• The Presidential Election Year: Since 1952, the S&P 500 has not declined in a year in which an incumbent president was running for re-election (avg. return of 10%). Stocks have declined in presidential election years, but in each of those cases, it was a year in which there was an open election with no incumbent running (1960, 2000, and 2008). This makes sense. Presidents want to be re-elected and will use whatever policy levers are needed to boost the US economy. In fact, every president who avoided a recession two years before their re-election went on to win election. And every president who had a recession in the two years before their re-election went on to lose.
  • Earnings: ‘24 S&P 500 EPS = 243 (+11.8%). 2023 = $218 (-0.5%). 2022 = $219 (+7.4%). 2021 = $204. 2020 = $136. 2019 = $161. *
  • Valuations: S&P 500 Fwd. P/E (NTM): 20.0x, EAFE: 14.1x, EM: 11.3x, R1V: 15.4x, and R1G: 26.4x.*

*Source: Bloomberg and FactSet, Data as of 01/31/24


Investment advice offered through Integrated Partners, doing business as Konvergent Wealth Partners, a registered investment advisor. The information in this material is for general information only and is not intended to provide specific advice or recommendations for any individual.

This commentary offers generalized research, not personalized investment advice. It is for informational purposes only and does not constitute a complete description of our investment services or performance. Nothing in this commentary should be interpreted to state or imply that past results are an indication of future investment returns. All investments involve risk and unless otherwise stated, are not guaranteed. Be sure to consult with an investment & tax professional before implementing any investment strategy.

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The S&P 500® is widely regarded as the best single gauge of large-cap U.S. equities. There is over USD 11.2 trillion indexed or benchmarked to the index, with indexed assets comprising approximately USD 4.6 trillion of this total. The index includes 500 leading companies and covers approximately 80% of available market capitalization.

The Nasdaq Composite Index measures all Nasdaq domestic and international based common type stocks listed on The Nasdaq Stock Market. To be eligible for inclusion in the Index, the security’s U.S. listing must be exclusively on The Nasdaq Stock Market (unless the security was dually listed on another U.S. market prior to January 1, 2004 and has continuously maintained such listing). The security types eligible for the Index include common stocks, ordinary shares, ADRs, shares of beneficial interest or limited partnership interests and tracking stocks. Security types not included in the Index are closed-end funds, convertible debentures, exchange traded funds, preferred stocks, rights, warrants, units and other derivative securities.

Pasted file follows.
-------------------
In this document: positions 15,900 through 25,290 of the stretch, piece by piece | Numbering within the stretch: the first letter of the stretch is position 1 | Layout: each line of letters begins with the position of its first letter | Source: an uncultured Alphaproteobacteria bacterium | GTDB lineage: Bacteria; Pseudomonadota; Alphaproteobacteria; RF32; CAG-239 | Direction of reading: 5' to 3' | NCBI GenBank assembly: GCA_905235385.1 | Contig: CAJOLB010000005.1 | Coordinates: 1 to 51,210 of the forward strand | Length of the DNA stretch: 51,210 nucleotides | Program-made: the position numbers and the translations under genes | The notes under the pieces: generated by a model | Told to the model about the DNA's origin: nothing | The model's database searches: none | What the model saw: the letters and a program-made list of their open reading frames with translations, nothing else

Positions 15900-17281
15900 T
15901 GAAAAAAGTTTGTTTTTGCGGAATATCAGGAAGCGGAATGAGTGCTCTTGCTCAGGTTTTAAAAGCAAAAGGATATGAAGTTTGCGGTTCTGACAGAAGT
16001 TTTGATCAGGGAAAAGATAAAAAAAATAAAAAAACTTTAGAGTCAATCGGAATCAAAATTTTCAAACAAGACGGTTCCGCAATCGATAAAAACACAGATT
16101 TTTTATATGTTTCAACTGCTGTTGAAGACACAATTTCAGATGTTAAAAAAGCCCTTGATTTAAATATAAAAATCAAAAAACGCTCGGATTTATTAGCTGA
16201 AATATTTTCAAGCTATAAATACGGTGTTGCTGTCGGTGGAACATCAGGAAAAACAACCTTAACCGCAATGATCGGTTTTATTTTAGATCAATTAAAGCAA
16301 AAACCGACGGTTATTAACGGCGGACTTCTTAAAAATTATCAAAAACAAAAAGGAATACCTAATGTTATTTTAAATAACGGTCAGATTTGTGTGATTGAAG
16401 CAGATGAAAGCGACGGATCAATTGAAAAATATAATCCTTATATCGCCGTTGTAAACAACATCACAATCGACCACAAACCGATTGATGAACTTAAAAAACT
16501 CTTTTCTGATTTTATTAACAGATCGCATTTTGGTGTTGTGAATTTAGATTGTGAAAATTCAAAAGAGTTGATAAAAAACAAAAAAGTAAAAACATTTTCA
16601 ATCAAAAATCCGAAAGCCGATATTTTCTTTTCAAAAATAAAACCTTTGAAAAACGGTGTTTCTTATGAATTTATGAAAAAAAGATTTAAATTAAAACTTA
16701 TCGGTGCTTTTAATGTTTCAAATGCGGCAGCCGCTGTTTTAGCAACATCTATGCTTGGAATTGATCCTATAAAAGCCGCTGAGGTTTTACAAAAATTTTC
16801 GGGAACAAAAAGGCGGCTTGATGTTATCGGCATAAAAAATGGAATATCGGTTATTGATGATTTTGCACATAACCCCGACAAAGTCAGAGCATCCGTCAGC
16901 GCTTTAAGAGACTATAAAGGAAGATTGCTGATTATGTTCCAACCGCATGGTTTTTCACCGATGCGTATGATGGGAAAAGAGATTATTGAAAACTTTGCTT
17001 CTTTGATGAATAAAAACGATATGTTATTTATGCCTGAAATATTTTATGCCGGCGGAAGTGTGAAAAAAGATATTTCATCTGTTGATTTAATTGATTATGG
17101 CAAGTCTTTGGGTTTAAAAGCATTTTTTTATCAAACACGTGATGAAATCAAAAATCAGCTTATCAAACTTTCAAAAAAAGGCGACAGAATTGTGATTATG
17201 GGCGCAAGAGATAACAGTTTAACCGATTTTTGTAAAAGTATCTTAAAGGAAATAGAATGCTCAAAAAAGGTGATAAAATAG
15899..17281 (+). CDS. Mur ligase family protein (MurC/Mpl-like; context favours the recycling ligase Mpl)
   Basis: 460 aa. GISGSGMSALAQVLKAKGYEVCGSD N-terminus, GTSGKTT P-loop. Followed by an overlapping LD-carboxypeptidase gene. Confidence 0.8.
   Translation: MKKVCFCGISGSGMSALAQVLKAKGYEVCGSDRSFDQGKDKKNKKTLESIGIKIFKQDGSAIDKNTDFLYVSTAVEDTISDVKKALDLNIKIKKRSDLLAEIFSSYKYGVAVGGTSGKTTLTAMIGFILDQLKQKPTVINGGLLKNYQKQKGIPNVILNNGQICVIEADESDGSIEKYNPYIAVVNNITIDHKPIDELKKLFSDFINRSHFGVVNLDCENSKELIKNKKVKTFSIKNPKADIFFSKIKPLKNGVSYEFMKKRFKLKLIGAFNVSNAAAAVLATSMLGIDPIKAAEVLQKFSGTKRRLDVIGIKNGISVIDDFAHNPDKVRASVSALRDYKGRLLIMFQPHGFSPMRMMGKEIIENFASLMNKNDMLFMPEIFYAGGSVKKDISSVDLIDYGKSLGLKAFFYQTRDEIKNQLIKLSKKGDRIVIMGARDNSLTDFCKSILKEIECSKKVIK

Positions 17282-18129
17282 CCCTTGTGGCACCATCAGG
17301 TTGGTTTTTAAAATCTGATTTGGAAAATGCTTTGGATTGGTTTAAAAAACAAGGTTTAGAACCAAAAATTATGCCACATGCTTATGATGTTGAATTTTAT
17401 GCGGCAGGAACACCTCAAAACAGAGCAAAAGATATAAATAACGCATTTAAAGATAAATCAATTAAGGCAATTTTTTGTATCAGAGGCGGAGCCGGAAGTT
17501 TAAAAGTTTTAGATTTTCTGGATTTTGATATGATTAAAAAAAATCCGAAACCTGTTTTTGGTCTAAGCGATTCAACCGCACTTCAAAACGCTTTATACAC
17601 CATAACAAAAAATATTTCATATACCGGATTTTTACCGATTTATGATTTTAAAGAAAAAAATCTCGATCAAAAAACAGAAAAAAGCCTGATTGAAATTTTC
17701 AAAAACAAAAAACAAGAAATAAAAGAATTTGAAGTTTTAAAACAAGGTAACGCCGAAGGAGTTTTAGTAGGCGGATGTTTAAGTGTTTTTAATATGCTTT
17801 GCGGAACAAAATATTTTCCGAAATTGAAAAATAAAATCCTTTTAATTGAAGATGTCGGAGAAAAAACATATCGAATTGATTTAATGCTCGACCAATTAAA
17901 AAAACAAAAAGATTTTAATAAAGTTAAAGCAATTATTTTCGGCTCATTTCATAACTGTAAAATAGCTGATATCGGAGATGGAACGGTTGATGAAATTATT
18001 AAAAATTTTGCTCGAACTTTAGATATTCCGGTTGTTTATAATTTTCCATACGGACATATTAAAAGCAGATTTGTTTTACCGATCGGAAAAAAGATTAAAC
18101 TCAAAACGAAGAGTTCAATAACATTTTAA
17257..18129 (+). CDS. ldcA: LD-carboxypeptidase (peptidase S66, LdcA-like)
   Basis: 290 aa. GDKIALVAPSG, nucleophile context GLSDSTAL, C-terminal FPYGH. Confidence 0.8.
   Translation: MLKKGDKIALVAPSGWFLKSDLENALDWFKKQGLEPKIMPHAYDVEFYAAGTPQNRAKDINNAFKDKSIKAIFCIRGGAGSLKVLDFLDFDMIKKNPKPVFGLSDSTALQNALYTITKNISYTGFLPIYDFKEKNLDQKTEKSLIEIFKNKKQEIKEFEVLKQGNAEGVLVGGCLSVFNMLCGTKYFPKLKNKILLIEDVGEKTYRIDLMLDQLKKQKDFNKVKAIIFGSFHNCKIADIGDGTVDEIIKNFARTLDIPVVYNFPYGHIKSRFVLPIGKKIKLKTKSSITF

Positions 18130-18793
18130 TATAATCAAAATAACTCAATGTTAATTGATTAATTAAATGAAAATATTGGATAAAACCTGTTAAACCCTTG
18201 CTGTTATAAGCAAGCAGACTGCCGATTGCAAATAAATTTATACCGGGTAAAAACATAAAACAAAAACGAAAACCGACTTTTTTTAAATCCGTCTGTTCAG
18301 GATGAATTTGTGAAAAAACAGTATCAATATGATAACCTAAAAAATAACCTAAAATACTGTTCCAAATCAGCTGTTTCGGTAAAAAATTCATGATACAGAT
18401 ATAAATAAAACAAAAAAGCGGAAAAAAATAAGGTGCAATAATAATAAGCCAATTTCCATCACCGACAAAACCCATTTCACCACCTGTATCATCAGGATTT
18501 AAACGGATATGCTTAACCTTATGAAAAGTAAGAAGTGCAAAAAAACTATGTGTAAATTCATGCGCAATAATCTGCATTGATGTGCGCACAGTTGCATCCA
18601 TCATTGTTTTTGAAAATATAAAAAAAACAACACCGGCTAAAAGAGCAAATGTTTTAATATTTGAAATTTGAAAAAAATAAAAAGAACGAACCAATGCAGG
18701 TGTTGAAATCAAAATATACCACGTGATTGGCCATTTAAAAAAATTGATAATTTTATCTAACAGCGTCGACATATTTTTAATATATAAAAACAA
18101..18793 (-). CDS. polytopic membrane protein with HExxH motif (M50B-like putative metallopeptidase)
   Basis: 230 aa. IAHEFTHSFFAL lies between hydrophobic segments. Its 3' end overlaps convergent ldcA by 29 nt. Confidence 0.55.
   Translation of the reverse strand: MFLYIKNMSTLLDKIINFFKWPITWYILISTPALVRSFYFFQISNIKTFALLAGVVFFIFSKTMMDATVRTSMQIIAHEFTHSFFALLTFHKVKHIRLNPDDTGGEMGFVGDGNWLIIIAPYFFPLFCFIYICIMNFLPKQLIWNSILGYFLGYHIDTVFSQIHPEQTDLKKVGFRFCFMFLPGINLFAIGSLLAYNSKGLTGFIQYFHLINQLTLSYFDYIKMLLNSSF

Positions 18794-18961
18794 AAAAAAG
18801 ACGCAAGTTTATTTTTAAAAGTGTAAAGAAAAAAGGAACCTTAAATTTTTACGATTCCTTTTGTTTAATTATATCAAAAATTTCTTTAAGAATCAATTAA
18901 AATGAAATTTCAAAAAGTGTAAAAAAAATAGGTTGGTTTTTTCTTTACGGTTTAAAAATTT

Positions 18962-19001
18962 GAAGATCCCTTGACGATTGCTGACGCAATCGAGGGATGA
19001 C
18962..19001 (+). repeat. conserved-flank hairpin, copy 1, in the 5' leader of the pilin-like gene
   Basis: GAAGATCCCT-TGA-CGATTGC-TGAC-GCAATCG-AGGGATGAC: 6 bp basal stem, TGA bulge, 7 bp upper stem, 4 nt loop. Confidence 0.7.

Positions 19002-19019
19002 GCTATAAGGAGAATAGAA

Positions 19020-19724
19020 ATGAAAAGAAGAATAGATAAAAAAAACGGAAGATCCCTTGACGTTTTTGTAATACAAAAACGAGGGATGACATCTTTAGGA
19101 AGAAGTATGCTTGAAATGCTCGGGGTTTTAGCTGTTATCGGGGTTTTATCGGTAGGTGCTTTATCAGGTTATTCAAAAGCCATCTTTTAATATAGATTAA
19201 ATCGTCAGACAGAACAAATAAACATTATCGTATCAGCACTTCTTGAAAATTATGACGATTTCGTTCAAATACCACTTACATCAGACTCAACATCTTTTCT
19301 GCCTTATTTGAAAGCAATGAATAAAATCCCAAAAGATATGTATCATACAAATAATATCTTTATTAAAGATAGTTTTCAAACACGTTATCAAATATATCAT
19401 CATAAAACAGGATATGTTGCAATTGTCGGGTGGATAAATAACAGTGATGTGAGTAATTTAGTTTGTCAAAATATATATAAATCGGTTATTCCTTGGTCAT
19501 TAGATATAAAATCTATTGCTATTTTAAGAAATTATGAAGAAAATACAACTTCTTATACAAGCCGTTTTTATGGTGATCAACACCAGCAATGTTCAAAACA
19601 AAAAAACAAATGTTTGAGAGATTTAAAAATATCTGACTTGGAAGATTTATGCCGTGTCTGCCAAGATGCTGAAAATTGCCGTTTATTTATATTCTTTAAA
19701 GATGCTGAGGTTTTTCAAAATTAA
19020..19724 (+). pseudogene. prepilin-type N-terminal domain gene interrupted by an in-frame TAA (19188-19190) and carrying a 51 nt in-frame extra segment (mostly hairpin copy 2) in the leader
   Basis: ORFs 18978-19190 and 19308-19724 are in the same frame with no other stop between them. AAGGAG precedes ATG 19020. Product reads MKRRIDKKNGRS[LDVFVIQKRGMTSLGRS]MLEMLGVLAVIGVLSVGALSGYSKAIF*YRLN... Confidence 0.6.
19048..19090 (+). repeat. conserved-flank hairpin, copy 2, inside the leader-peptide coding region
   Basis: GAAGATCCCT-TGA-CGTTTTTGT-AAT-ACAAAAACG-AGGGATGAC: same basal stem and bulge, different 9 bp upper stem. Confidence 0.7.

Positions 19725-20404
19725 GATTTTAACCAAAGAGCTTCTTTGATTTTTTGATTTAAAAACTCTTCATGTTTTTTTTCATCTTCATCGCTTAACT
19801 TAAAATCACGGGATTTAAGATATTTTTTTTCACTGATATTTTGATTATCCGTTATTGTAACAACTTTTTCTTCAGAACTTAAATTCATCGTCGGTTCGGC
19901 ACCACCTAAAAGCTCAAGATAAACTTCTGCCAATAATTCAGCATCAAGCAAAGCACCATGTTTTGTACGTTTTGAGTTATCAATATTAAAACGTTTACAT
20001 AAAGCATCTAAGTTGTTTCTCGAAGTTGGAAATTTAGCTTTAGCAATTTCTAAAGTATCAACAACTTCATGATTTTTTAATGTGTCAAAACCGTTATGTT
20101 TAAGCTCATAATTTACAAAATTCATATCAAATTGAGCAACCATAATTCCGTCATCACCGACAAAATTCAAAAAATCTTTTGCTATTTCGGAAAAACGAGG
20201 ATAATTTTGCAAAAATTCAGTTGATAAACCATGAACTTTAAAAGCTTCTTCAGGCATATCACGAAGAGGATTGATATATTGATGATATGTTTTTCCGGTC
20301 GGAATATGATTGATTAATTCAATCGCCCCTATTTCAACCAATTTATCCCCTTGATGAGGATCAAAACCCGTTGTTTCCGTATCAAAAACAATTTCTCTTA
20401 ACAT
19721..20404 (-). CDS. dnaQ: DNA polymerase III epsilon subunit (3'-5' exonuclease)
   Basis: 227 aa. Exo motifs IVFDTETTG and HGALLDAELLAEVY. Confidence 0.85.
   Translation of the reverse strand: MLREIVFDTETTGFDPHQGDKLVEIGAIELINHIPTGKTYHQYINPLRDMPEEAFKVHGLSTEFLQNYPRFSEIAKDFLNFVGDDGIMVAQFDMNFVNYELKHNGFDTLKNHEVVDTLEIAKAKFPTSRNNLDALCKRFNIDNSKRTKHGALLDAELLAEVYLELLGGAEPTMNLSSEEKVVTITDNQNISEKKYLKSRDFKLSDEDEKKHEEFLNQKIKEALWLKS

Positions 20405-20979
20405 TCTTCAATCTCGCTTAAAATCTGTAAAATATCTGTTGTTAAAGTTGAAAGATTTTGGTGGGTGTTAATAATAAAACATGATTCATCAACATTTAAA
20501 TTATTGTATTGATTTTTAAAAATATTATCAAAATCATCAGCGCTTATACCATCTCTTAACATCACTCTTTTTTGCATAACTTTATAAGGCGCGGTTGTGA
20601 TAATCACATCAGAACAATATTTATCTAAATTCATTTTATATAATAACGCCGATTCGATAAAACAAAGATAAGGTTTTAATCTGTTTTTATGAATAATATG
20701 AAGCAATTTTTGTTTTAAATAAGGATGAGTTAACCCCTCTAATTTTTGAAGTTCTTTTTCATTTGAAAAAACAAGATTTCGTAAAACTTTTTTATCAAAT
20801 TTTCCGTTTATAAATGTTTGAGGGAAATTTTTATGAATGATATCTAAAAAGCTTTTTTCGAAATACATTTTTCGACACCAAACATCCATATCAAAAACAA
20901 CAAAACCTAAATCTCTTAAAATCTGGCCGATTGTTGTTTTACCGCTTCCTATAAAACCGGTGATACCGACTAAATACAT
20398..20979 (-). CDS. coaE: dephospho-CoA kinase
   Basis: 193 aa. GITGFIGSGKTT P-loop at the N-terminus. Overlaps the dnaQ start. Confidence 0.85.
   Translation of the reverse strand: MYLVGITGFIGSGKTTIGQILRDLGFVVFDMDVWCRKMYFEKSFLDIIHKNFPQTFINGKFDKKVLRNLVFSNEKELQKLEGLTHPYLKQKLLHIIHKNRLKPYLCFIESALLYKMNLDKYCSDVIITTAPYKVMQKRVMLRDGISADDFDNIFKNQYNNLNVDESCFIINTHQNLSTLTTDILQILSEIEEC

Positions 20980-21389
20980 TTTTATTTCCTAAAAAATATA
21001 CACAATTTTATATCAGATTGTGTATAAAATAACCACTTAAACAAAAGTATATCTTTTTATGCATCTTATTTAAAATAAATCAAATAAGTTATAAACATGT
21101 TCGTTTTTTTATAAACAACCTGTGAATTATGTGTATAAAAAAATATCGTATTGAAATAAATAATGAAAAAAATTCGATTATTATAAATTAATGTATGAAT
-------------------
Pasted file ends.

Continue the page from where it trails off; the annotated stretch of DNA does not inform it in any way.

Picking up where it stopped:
The Dow Jones Industrial Average® (The Dow®), is a price-weighted measure of 30 U.S. blue-chip companies. The index covers all industries except transportation and utilities.

The MSCI EAFE Index is an equity index which captures large and mid-cap representation across 21 Developed Markets countries*around the world, excluding the US and Canada. With 902 constituents, the index covers approximately 85% of the free float-adjusted market capitalization in each country.

The MSCI Emerging Markets Index captures large and mid-cap representation across 26 Emerging Markets (EM) countries*. With 1,387 constituents, the index covers approximately 85% of the free float-adjusted market capitalization in each country.

Investment-grade Bond (or High-grade Bond) are believed to have a lower risk of default and receive higher ratings by the credit rating agencies. These bonds tend to be issued at lower yields than less creditworthy bonds.

Non-investment-grade debt securities (high-yield/junk bonds) may be subject to greater market fluctuations, risk of default or loss of income and principal than higher-rated securities.

The Bloomberg Barclays U.S. Aggregate Bond Index is a broad-based benchmark that measures the investment grade, U.S. dollar-denominated, fixed-rate taxable bond market. This includes Treasuries, government-related and corporate securities, mortgage-backed securities, asset-backed securities, and collateralized mortgage-backed securities. ACA-2401-4.